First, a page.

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Ahead of the release of 'The Best Exotic Marigold Hotel', Anna Smith looks at the rise of films targeting the more mature filmgoer

God's waiting room. The cast of 'The Best Exotic Marigold Hotel' God's waiting room. The cast of 'The Best Exotic Marigold Hotel'

So, Judi Dench, Maggie Smith and Bill Nighy head off to an eccentric hotel in India… Just that prospect is enough to entice a certain audience into seeing John Madden’s ‘The Best Exotic Marigold Hotel’. And while this retired-Brits-abroad comedy has mass appeal, you can bet a large portion of that audience will be pensioners themselves: those who the film’s hotel manager Sonny (Dev Patel) calls ‘the grey pound’. It’s a growing market, but why? And do distributors know what to do with it?

‘The 60-pluses have a lot of disposable income these days,’ says Xavier Marchand, president of worldwide distribution and MD of Momentum Pictures, who last year coaxed older audiences into cinemas with ‘The King’s Speech’. ‘We had letters from people who hadn’t been to the movies for 40 years. There was so much demand we played it also in smaller towns.’ And in many of those towns, the cinemas were cosy, welcoming affairs. ‘For a lot of older people, the multiplex can be a bit daunting,’ says Marchand. ‘As cinemas are becoming more luxurious, it makes the experience more attractive.’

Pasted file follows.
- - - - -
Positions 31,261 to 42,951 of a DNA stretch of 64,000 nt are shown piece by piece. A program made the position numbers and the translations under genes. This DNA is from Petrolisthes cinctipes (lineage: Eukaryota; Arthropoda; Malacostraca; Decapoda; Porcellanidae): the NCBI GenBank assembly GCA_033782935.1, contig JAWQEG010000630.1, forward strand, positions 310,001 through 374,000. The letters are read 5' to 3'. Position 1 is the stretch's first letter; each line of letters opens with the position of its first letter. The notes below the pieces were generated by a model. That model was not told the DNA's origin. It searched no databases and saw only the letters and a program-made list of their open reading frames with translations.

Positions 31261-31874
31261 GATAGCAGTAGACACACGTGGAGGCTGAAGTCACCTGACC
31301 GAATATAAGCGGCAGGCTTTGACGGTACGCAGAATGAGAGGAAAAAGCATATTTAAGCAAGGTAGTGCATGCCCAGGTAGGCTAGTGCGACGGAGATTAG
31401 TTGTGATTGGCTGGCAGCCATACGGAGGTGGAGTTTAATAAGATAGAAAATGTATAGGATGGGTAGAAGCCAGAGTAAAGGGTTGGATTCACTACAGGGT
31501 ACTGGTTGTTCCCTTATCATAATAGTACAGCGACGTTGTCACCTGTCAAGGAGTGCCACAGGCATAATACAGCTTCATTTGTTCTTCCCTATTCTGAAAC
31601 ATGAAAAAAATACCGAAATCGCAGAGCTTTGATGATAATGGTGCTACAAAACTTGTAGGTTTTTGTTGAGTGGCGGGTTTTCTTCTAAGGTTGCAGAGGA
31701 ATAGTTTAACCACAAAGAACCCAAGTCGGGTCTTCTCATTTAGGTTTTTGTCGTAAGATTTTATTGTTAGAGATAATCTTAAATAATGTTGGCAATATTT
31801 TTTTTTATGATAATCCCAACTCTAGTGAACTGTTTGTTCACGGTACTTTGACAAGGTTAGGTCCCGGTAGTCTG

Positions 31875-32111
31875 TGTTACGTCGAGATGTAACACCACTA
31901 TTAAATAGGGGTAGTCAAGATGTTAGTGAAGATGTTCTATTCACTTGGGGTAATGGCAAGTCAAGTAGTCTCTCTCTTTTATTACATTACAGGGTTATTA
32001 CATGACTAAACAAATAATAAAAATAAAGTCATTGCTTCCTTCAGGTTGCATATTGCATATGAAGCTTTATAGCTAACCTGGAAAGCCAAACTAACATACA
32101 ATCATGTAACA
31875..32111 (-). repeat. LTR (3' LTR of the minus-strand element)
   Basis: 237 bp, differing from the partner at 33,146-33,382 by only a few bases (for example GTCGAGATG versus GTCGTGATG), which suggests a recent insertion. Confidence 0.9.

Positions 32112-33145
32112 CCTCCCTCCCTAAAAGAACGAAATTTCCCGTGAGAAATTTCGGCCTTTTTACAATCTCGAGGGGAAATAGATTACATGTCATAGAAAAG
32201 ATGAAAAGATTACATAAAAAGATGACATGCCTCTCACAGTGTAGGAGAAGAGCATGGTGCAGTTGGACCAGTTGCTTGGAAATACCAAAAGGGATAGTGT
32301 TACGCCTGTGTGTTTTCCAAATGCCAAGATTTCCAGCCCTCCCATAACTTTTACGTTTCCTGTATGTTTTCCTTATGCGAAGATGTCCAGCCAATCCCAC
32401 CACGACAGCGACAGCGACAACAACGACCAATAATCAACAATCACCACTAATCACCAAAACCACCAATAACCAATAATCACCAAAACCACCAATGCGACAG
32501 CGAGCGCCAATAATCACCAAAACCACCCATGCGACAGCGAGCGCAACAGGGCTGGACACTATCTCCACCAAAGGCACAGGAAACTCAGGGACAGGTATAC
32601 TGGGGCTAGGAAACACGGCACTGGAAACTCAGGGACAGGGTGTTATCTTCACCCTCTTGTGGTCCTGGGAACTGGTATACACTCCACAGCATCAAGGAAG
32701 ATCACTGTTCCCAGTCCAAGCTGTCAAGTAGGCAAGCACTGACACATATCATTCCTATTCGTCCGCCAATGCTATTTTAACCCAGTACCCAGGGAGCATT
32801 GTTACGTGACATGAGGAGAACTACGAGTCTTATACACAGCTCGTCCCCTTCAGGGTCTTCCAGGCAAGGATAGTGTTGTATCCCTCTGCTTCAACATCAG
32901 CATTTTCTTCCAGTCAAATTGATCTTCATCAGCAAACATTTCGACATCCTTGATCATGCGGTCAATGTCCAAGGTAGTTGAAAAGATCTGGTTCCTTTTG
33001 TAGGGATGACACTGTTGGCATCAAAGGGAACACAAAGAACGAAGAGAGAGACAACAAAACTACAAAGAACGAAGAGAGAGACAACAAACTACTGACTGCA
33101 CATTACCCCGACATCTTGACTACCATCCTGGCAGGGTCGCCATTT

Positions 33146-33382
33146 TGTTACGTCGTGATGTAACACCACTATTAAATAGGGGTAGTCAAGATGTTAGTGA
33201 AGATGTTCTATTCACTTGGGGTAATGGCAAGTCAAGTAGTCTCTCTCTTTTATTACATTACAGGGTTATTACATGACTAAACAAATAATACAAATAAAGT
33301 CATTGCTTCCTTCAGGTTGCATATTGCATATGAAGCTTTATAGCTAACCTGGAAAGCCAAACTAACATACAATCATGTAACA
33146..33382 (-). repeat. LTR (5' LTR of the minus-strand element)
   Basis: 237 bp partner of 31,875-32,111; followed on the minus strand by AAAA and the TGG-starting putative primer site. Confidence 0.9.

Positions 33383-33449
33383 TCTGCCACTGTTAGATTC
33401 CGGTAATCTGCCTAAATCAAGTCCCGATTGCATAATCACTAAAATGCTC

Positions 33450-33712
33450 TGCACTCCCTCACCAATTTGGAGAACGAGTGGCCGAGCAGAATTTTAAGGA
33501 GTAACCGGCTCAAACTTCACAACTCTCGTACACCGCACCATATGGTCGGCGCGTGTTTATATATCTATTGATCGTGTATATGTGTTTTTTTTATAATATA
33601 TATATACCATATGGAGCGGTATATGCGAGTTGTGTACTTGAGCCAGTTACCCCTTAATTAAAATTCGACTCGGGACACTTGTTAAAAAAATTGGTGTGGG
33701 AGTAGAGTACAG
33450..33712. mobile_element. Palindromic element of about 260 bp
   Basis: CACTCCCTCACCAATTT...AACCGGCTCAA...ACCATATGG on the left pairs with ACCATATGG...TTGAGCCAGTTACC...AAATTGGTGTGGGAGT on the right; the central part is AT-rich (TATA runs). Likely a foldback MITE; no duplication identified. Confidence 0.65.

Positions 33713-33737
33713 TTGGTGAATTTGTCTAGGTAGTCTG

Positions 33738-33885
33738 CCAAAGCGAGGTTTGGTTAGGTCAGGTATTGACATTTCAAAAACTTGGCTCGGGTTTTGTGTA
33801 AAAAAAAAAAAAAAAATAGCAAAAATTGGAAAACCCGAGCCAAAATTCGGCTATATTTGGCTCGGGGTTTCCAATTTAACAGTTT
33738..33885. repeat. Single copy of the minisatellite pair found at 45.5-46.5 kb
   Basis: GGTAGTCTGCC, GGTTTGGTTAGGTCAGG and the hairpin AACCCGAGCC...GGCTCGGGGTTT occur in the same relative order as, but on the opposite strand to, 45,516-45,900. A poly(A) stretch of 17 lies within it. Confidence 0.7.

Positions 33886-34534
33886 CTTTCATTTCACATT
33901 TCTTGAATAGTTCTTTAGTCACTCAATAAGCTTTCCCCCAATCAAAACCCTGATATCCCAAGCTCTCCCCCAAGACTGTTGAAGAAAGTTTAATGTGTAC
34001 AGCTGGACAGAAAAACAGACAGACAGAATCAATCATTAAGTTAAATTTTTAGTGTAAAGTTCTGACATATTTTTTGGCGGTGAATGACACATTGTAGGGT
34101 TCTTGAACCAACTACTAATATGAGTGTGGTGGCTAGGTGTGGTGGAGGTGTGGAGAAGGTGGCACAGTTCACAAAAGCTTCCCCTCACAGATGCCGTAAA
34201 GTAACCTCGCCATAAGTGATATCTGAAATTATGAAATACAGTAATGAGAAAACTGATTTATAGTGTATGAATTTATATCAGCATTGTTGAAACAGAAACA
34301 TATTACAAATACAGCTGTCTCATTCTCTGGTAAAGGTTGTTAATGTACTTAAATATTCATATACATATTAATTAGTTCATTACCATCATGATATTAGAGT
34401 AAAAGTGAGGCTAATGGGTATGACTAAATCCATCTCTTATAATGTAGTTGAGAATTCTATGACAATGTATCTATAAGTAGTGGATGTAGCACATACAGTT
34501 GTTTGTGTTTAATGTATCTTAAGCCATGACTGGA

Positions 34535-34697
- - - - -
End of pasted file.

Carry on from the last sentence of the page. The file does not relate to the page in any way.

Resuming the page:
Clare Binns, programming and acquisitions director of the Picturehouse cinema chain, believes mature audiences prefer a more social cinema experience. ‘The kind of cinemas we run are about hanging out,’ she says. ‘The people who work at our sites tend to be film literate and engaged enough to talk to people – it’s not about a quick in-and-out.’ Binns regularly targets the older market with cultural outings such as the upcoming ‘Madam Butterfly 3D’ and last autumn’s ‘Leonardo Live’ – attractive prospects for a culturally engaged group also happy to save cash.